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Poor logic

EDITOR: In a letter Wednesday (“Time to close center”), Dick Lambert said, “It’s time to close the center down and make sure the patients receive good treatment,” referring to the Sonoma Developmental Center.

No doubt the center has had a history of problems, however closing it down will not guarantee “good treatment.” One needs only to look at the closure of state-run mental hospitals to see that we simply traded one questionable facility for another — the county jails and state prisons.

The answer is not closing down these facilities, but rather putting in staff and a board of reviewers to run them correctly. The people in this facility are some of the most drastically affected in the state, which is why the facility wasn’t closed years ago. While it may cost an average of $400,000 per year to care for each patient, we pay $50,000 per year to care for prison inmates, and, unlike them, these folks at the developmental centers have done nothing wrong.

When a system is in trouble, fixing it is often preferable to throwing it out, and this is one of those instances. Private care for these folks would be a hodge-podge of providers, many of whom have even worse records of care. Sacramento do the right thing — and fix it.

RICHARD HEAD
Santa Rosa

Naming taxes

EDITOR: After reading about the new taxes proposed by the Sonoma County supervisors, may I suggest that for the purpose of transparency they label them the “we reward ourselves and other county employees (aka public servants) compensation that is way too high so now we must raise your taxes to fund basic services” initiatives.

JOHN WITHERS
Santa Rosa

Having the right plan

EDITOR: I would hope that every person who advocates in favor of closing the Sonoma Developmental Center has visited the worst/most heart-rending wards in the facility and has a plan for how these patients would be cared for.

Remember, it was on Gov. Ronald Reagan’s watch that the mental hospitals were closed — on the theory that patients should be taken care of in their communities. Oh, by the way, he forgot to allocate the necessary money to do that.

So, there they are now, on our streets. Are they better off?

SERENA TURAN EMBREE
Santa Rosa

Seeking peace?

EDITOR: The idea that Gaza seeks peace with Israel is contrary to the teachings of Islam and contrary to what Hamas does. Hamas sends rockets and digs tunnels to terrorize Israel. It promotes anti-semitism and death to Israelis and the United States. The Koran teaches the death of infidels, that is, those who are not Muslims. The fundamentalists leading Hamas may agree to a temporary truce but they will never stop trying to kill Jews, no matter where the Jews are.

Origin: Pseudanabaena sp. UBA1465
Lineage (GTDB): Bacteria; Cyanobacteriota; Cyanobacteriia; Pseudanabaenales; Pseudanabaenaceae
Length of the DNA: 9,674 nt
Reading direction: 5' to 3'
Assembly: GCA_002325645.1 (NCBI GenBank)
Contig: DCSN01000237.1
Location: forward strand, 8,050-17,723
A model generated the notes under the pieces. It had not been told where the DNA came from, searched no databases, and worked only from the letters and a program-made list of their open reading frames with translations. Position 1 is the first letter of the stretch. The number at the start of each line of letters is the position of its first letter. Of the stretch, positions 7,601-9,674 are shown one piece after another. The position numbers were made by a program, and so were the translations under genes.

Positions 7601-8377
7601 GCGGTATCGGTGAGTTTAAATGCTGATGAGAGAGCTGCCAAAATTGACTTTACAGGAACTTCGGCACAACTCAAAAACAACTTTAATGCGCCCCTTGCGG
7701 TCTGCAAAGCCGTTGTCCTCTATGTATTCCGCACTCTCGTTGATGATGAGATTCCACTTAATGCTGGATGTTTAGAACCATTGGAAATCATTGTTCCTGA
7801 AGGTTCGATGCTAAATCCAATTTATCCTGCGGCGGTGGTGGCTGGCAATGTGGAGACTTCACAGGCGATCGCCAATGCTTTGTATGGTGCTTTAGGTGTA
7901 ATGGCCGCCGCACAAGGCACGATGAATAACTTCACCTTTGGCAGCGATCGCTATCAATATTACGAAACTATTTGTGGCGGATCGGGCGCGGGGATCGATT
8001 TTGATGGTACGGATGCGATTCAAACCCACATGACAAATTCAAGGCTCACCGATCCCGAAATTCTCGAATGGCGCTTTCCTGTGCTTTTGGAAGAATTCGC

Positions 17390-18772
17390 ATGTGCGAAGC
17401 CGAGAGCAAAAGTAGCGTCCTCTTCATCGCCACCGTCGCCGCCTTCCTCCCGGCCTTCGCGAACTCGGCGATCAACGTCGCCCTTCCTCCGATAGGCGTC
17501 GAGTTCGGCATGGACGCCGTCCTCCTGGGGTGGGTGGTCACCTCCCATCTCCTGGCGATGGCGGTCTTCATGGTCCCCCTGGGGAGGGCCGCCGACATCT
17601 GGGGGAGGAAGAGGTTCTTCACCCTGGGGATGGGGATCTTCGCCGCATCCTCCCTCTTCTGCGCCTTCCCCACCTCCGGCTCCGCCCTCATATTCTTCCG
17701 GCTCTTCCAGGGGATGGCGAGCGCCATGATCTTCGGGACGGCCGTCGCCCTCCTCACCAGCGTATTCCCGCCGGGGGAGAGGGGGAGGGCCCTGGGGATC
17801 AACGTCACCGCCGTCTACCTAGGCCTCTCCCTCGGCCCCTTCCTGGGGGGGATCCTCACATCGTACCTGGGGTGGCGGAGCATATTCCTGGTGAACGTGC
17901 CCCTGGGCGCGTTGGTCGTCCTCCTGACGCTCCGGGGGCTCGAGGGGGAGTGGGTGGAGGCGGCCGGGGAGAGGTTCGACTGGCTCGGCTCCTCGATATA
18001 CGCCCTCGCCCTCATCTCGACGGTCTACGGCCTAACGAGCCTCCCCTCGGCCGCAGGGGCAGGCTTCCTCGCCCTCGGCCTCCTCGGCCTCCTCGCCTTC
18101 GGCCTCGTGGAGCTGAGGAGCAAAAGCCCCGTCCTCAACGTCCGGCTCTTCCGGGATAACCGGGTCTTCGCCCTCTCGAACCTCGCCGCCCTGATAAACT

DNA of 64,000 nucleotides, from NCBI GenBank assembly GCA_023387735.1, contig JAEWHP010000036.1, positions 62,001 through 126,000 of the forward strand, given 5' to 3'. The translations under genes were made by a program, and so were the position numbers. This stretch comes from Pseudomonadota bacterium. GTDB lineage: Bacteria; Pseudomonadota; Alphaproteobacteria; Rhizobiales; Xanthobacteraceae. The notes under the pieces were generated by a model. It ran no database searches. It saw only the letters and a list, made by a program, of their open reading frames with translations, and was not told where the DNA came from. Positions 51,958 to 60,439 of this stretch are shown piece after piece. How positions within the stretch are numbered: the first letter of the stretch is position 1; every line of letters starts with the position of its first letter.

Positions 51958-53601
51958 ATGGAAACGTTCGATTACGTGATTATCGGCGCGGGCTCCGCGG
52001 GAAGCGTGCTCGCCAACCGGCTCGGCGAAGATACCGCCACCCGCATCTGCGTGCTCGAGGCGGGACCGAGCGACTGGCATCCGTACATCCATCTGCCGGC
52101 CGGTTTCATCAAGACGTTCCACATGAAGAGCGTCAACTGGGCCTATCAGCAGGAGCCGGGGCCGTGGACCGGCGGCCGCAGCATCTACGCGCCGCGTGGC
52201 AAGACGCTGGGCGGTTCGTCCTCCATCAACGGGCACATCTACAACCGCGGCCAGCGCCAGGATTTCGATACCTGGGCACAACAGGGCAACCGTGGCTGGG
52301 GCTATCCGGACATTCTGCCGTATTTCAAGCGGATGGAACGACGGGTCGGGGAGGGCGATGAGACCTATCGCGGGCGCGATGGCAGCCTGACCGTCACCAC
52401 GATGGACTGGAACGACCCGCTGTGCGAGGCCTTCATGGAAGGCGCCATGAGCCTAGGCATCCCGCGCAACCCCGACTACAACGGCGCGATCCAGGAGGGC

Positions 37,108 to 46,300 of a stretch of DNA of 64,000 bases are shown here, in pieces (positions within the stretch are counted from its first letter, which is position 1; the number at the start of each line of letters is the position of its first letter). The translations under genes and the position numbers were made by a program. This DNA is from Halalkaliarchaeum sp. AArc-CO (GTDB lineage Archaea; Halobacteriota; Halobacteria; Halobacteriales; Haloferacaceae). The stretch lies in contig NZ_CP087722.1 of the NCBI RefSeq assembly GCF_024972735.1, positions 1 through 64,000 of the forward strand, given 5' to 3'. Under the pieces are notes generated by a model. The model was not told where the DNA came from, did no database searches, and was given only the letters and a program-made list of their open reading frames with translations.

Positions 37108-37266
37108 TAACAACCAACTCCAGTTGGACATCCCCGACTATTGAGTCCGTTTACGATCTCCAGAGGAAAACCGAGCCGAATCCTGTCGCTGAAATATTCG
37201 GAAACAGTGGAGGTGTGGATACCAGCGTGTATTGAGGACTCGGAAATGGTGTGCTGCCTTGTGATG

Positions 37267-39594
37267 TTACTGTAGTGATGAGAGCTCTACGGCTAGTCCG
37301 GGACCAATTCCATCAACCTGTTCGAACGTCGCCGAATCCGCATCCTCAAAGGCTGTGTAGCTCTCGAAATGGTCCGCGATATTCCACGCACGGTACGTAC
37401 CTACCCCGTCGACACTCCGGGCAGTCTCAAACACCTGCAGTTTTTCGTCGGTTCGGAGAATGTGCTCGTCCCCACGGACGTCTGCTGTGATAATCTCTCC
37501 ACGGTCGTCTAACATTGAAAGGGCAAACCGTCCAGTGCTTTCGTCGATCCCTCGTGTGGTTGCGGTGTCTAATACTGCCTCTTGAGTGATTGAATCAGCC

This hatred by Hamas extends to the United States and to Christians. Israel is on the front line, facing this enemy of Western civilization. Hamas will say anything to advance its anti-West and antisemitic goals.

Believe these terrorists and haters of Judeo-Christian values at your own risk.

GENE MICHAEL GORDON
Healdsburg

Saying no to more taxes

EDITOR: After reading stories about property taxes going up, we checked ours on the web site. Our home was reassessed 31 percent higher for the 2014/2015 year vs. 2013/2014, which also raises all the voter-approved bonds.

Ours is a median-priced home, bought 15 years ago. We will now be paying the highest assessed value of all 15 years. After the crash, where our home lost 50 percent of its value, we continued getting property tax increases every year until we complained in 2012.

It finally went down 18 percent for 2013 and 2014, which is why the Assessor’s Office says they can now raise it 31 percent, even though our home is nowhere near the high it once was. People also need to realize the school bonds are all variable interest rates with no caps, so they can go to anything the banks want.

We hope the people of this county realize this before voting for another $639 million more in bonds (for schools and the junior college) in the next election. There are only 183,000 assessed parcels in the county. Think about how much those will be charged to support the $639 million in debt, for however many years at variable interest rates.

On top of that huge debt, the paper is telling us about many new tax increases on the way, while our elected officials just say “we should all be willing to pay more for a better life.”

How much money do they think we have? Incomes have been stagnant for years.

We are pricing the ordinary person right out of the county. It’s time to say no to more taxes and no to spending money we don’t have. Elected officials aren’t paying attention.

MELANIE MODENHAUER
Santa Rosa

Not last long

EDITOR: Earlier this year I received a modest raise in my Social Security benefits of about $54. Now I see that several city and county entities want to share in my good fortune by raising sales taxes and property taxes, and with SRJC and Santa Rosa City Schools district issuing millions of dollars in bonds.

If all of these issues are passed, I believe my $54 raise will not last long. Maybe next year I will receive another increase in benefits, and I can again live life in the fast lane.

DAVE SLOAT
Santa Rosa

Pedestrian safety

EDITORS: It seems to me that crosswalks are like restraining orders: They work if all parties obey the law.

For a pedestrian, neither the law nor a crosswalk will save your life, but just a little caution from both parties, just might.

DANA ANDERSON
Santa Rosa